- All tax returns, financial statements, and financial reports of the association.
- Any other records that identify, measure, record, or communicate financial information.
According to our guide, “The official records of the Association may, based on Florida statute, be requested by a parcel owner for inspection or photocopying. Requests for records must be sent in written form by certified mail, return receipt requested.
“This request must be fulfilled within 10 business days after receipt by the Board or its designee of a written request. Associations can also comply with this requirement by having a copy of the official records of the association available for inspection or copying on the condominium property or association property, such as at the community clubhouse, or the association may offer the option of making the records available to a unit owner electronically via the Internet or by allowing the records to be viewed in electronic format on a computer screen and printed upon request.
“The official records of the Association may be requested and inspected by any association member or the authorized representative of such member at all reasonable times. This right includes the right to make or obtain copies, at the reasonable expense, if any, of the member.”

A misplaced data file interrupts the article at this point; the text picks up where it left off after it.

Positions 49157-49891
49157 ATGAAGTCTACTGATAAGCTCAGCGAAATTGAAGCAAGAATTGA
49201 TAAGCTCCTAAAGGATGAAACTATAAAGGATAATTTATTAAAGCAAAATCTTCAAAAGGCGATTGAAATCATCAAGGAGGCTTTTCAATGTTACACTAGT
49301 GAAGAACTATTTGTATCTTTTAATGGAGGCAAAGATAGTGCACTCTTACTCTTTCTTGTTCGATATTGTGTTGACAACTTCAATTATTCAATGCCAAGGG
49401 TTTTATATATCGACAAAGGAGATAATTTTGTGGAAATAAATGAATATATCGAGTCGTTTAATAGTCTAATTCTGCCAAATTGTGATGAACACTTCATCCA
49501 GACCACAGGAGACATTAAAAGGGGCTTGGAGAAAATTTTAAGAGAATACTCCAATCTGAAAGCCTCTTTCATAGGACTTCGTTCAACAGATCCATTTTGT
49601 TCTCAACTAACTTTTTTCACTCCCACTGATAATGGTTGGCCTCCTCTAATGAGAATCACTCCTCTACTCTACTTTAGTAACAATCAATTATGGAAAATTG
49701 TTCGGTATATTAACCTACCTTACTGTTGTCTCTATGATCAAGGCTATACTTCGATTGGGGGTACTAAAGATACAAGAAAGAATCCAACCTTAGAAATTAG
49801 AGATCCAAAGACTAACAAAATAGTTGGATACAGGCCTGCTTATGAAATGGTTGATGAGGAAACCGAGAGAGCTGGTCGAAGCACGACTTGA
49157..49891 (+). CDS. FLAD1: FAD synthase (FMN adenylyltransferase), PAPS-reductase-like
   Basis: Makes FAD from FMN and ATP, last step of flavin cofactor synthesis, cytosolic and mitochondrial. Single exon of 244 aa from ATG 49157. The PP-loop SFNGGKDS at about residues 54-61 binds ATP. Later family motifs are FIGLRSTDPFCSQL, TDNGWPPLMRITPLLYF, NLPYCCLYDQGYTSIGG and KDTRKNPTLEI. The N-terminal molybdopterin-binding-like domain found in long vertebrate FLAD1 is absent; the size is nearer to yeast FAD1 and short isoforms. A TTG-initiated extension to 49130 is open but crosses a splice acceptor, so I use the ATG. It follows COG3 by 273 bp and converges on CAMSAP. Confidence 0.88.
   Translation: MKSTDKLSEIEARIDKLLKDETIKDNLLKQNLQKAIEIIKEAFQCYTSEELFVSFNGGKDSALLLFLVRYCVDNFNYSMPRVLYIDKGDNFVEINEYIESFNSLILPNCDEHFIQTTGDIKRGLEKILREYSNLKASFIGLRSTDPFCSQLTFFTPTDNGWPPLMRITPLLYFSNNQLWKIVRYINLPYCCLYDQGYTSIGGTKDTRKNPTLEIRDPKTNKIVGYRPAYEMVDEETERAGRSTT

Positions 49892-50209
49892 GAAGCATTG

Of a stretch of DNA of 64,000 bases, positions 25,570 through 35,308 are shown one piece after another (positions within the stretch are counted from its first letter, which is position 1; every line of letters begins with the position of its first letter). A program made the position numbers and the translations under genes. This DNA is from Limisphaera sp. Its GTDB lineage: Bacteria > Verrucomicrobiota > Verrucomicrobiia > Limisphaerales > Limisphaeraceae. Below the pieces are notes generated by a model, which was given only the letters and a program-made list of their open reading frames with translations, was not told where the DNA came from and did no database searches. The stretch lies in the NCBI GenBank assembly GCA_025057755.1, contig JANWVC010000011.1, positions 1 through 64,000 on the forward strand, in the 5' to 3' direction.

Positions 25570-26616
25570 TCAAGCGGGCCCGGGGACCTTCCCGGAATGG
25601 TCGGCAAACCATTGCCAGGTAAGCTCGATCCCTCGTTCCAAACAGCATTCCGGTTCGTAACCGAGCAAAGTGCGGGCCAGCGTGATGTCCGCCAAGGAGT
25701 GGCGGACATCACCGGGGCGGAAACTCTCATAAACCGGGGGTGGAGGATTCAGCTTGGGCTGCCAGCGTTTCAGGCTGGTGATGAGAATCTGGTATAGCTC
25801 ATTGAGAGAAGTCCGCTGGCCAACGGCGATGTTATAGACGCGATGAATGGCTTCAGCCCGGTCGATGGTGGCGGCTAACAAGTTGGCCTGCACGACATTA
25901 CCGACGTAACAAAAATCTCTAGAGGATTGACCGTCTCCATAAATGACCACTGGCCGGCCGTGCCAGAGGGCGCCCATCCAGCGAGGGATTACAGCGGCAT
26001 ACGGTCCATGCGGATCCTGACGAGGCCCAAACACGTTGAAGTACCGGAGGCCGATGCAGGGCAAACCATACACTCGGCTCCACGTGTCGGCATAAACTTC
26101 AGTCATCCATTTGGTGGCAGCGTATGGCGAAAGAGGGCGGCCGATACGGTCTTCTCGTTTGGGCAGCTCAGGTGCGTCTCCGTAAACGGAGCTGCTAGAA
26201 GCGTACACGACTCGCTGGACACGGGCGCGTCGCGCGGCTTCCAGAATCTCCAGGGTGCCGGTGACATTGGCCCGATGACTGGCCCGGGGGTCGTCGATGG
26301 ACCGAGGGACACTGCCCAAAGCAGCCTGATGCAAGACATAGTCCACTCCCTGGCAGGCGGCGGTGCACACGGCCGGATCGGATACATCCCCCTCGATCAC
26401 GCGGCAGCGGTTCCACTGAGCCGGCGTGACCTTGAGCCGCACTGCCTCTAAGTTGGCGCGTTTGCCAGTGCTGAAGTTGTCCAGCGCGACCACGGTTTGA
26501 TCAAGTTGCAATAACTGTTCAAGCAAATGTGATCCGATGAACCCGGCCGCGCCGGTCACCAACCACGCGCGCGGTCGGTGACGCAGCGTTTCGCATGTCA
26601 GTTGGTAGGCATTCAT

While there are exemptions to this statute, it’s clear what associations must do with public records: Let its residents inspect records.
Contracts Clause of the Constitution
There is a saying that anyone can sue anyone, but that’s not true. The courts can take action against frivolous lawsuits. And that’s what they did here.
After the lower court ruling, Boca View said the Constitution’s contracts clause should protect them. That clause basically says the government cannot pass laws that affect a contract between private parties.
Boca View said their covenants were written in 2004 and since the public records laws in question were passed in 2010, the association would be exempt as the state’s action affected a contract between private parties.
However, there was an even earlier statute that said the legislature could pass laws that amend laws governing non-profits at any time. This was passed before the Boca View covenants were developed.
Boca View hoped the federal court would throw out the state ruling, but the opposite happened.
There still is an appeal in the state court ruling being heard, but we believe that any association should be prepared to allow its residents to inspect records at any time to avoid costly lawsuits in this realm.
The attorneys at The Orlando Law Group can help association boards in Orlando, Waterford Lakes, Altamonte Springs, Winter Garden, Lake Nona, St. Cloud, Kissimmee, and throughout Central Florida.
If you have questions about anything discussed in this article or other legal matters, give our office a call at 407-512-4394 or fill out our online contact form to schedule a consultation to discuss your case. We have an office conveniently located at 12301 Lake Underhill Rd, Suite 213, Orlando, FL 32828, as well as offices in Seminole, Osceola and West Orange counties to assist you.
The articles on this blog are for informative purposes only and are no substitute for legal advice or an attorney-client relationship. If you are seeking legal advice, please contact our law firm directly.
Last Updated on November 13, 2023 by The Orlando Law Group